Satellites at war: A week of U.S.-Iran tensions sum up military reliance on space
It’s an often repeated truth that the United States’ armed forces are greatly dependent on space-based assets for almost every facet of military operations.
The U.S. military drone strikes that killed Iranian Maj. Gen. Qasem Soleimani on Jan. 3 and Iran’s retaliatory ballistic missile attack on U.S. bases in Iraq a few days later were a stark illustration of the critical role of satellites.
Satellites in space serve as global eyes, ears, networks, and timekeepers for U.S. forces. The U.S. Air Force drones that fired the missiles and the weapons themselves were guided by GPS satellites. The post-strike assessment of damage and casualties was enabled by remote sensing satellites. When Iran responded with a barrage of short-range missiles aimed at U.S. installations in Iraq, U.S. early warning spacecraft that detect the heat signature generated by a missile launch alerted operators on the ground.
Communications satellites — a mix of U.S. government-owned and commercial assets — allow forces to talk, pass data and execute command and control. Weather satellites provide detailed meteorological information so commanders can gauge the impact of weather on operations.
U.S. military operations in the Middle East are overseen by U.S. Central Command, based in Tampa, Florida. But the responsibility to ensure that satellites are ready and able to provide services to U.S. forces falls on U.S. Space Command, the military’s newest combatant command currently headquartered at Peterson Air Force Base, Colorado.
“Our space assets are fully integrated and synchronized with all joint operations, to include U.S. Central Command, as space capabilities are crucial to success on the battlefield.” U.S. Space Command spokesman Col. David Westover said in a statement to SpaceNews.
“U.S. Space Command supports all global missions by providing space effects directly to our warfighters,” he said. The command operates missile warning and detection capabilities “to protect the nation, our deployed personnel and allied forces,” said Westover.
It’s worth looking back at how satellites became such key assets to the military. A report by the RAND Corp. notes that the Eisenhower administration put satellites in orbit in response to the need for a capability to monitor military developments in the Soviet Union, particularly nuclear forces. For the first two decades of the Space Age, the vast majority of satellites, both American and Soviet, were devoted to strategic missions — reconnaissance, surveillance, communications, and environmental monitoring.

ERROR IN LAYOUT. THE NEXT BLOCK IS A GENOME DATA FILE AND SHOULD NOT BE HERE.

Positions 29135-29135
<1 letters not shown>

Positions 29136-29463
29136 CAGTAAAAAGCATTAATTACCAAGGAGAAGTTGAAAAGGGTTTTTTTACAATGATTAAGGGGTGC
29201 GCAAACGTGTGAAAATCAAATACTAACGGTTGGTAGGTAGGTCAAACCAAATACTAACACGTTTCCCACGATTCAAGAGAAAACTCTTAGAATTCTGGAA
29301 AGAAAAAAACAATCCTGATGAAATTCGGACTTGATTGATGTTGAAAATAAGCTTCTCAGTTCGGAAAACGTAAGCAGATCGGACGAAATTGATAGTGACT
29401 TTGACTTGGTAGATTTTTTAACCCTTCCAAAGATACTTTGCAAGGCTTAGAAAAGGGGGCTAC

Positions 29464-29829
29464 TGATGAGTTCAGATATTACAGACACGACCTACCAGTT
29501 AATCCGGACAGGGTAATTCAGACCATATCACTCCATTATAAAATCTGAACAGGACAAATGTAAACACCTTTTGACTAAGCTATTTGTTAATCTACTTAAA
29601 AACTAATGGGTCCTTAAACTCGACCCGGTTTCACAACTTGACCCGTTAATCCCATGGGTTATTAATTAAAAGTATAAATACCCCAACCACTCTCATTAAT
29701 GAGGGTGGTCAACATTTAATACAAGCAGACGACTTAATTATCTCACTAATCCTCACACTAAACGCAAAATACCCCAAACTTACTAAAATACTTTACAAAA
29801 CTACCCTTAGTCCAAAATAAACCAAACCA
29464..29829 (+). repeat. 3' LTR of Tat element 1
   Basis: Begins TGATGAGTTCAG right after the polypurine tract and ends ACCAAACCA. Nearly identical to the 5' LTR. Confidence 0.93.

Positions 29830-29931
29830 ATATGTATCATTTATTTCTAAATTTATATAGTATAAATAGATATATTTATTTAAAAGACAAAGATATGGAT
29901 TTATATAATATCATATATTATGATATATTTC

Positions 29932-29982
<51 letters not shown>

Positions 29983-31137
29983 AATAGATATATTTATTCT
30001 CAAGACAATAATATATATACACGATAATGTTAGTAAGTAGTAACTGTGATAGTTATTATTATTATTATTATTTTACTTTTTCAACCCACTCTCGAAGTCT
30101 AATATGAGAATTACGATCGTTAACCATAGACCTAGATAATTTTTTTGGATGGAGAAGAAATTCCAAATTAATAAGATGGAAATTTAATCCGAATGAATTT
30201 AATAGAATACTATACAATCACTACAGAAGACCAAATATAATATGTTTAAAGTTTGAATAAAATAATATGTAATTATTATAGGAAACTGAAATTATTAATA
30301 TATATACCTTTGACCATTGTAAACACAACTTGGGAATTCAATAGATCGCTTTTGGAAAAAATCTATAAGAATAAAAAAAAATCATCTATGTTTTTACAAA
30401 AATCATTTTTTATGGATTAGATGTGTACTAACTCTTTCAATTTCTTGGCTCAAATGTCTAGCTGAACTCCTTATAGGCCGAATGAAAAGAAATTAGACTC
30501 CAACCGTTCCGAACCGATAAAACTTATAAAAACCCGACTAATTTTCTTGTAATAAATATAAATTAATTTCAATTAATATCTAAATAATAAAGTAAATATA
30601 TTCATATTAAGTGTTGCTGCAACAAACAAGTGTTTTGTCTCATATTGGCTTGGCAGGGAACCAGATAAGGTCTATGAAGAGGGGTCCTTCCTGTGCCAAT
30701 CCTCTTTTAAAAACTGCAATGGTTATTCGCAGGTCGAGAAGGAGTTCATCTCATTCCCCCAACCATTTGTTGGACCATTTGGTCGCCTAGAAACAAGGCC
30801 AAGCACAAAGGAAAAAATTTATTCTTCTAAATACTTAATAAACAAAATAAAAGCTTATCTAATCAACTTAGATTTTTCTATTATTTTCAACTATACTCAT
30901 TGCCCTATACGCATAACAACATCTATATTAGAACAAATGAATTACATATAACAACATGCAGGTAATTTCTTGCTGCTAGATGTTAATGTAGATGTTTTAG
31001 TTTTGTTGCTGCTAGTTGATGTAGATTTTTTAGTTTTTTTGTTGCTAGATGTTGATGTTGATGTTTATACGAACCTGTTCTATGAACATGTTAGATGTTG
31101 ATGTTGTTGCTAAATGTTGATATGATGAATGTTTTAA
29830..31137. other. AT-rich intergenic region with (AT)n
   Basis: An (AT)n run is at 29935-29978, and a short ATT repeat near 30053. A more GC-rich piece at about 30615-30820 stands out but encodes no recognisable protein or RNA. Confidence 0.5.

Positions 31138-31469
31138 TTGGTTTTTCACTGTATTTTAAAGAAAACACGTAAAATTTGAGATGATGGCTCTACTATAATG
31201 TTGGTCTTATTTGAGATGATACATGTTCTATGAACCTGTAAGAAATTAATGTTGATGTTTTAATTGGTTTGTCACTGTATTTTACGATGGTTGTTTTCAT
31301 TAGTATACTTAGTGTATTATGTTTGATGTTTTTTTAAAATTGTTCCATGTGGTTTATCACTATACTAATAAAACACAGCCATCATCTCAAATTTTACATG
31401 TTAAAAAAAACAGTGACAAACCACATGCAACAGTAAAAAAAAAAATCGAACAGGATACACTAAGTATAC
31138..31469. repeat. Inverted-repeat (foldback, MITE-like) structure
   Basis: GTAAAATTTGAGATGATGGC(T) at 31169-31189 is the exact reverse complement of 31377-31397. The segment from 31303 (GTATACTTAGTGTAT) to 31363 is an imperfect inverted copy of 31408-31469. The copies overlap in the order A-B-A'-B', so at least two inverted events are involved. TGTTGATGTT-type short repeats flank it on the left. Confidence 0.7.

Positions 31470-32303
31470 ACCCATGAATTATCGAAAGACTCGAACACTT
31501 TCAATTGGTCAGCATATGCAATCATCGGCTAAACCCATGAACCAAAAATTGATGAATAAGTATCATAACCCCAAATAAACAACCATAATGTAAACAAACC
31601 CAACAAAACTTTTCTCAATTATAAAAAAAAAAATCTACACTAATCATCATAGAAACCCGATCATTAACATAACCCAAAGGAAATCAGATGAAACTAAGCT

But in the closing decades of the Cold War, the United States started using space-based services to support conventional military operations. Over time, space became a critical linchpin, a trend that became evident during the 1991 Persian Gulf War when national strategic assets were tasked to support conventional combat operations on a large scale.
“Reconnaissance satellites were re-tasked from strategic missions, and their products were made more widely available to theater commanders and their staffs,” the RAND report says. “Data from strategic surveillance satellites were brought to bear to provide warning of Scud missile attacks and support coalition efforts to hunt down and destroy the launchers.”
Military communications satellites, originally designed to support command and control of nuclear forces, were moved and reconfigured to provide bandwidth to conventional combat units. And when that capacity was fully subscribed, the Department of Defense leased channels on commercial satellites.
“The Persian Gulf War was a threshold event in U.S. military space operations,” the report says. “Having discovered the vast potential of space to support conventional military operations in future conflicts, the U.S. defense community began concerted efforts to modify existing space systems and develop new ones to support tactical users. In the years that followed, a wide array of innovative technologies was developed employing data from space-based assets.”
After GPS achieved full operational capability in 1995 with 24 satellites on orbit, a whole new class of precision weapons emerged, from gravity bombs to cruise missiles, using GPS data to guide them to their targets. In addition, military vehicles on land, in the air and at sea began using GPS systems for navigation.
Sandra Erwin covers military space for SpaceNews. She is a veteran national security journalist and former editor of National Defense magazine.
“On National Security” appears in every issue of SpaceNews magazine. This column ran in the Jan. 20, 2020 issue.